Zoning revisions continue in Grayson

-A A +A

With repeal on hold for now, Grayson Planning Commission works to fix zoning ordinance.

By Patrick Smith

INDEPENDENCE ― The Grayson County Planning Commission has taken on the tall task of revising the county’s zoning ordinance by a May deadline, with members examining and making revisions to several articles of the ordinance at five meetings thus far and several special called meetings since February.

After originally voting to repeal the ordinance in January, the Grayson County Board of Supervisors put that on hold and instead charged the commission in February with revising the ordinance to make it more “user-friendly.”

The difficulty of this task on a short timeline has not been lost on commission members, and even seemingly simpler parts of the ordinance, like the legal placement of signs and billboards, have provoked lengthy discussions.

A new Agriculture Zone district was discussed and later defeated because there already exists a favorable climate for agricultural uses in the Rural Farm district in the zoning code.

The new draft also proposes a substantial addition of allowed uses to the Rural Farm district, with the goal of greater leniency to business uses that can reasonably occur next to residential uses without adding nuisance or disturbance to a community.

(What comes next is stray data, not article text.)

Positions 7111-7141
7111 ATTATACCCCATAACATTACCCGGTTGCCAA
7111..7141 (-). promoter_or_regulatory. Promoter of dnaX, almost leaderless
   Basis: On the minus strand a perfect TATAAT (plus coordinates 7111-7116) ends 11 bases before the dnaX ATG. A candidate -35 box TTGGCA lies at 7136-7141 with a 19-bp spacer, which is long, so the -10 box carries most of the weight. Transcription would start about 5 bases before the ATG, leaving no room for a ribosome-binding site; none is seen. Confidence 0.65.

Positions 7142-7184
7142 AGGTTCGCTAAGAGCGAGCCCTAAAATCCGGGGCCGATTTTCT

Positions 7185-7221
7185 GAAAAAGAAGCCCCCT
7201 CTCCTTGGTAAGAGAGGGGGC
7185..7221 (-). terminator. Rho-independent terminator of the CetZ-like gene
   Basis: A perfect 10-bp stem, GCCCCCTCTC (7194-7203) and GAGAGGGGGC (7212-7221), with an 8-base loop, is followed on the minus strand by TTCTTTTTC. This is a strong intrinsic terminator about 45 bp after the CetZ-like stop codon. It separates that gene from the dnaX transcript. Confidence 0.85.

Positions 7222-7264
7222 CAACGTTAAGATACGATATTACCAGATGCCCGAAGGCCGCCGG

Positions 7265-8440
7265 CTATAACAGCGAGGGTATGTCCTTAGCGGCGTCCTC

Some of the most notable changes to the ordinance have included:

• waiving a $1,000 zoning permit fee for cell towers, which is intended to encourage development of advanced communication infrastructure, broadband, wireless internet and cell phone coverage, particularly on the western end of the county. This was in accordance with Strategy 2 in the Grayson County Comprehensive Plan, completed and adopted last year.

• revising the law to say that home occupations in areas zoned as Rural Farm could employ up to 10 people.

• addressing setbacks in all zone districts to fit new standards.

• addressing setbacks for high-intensity farming facilities (defined as a feeder-type of operation or a place where animals are contained for 45 days or more per year) from neighbor’s property lines. This was added as a way to prevent high-intensity agricultural uses from having to pursue a special use permit in Rural Farm and be allowed by right.

A special meeting to discuss Article 5 of the Grayson County zoning ordinance has been set for April 8 at 6 p.m. The meeting will also serve as a time to tie up loose ends on the subjects of allowed uses and zone districts, and to discuss the steps ahead in regard to Shoreline Recreation Zone districts and junkyards and junk automobiles.

A public hearing on all of the proposed changes has also been set for April 15 at 6:30 p.m., before the commission presents the draft to the board of supervisors in May.

Both events will be held in the boardroom at the Grayson County Courthouse in Independence.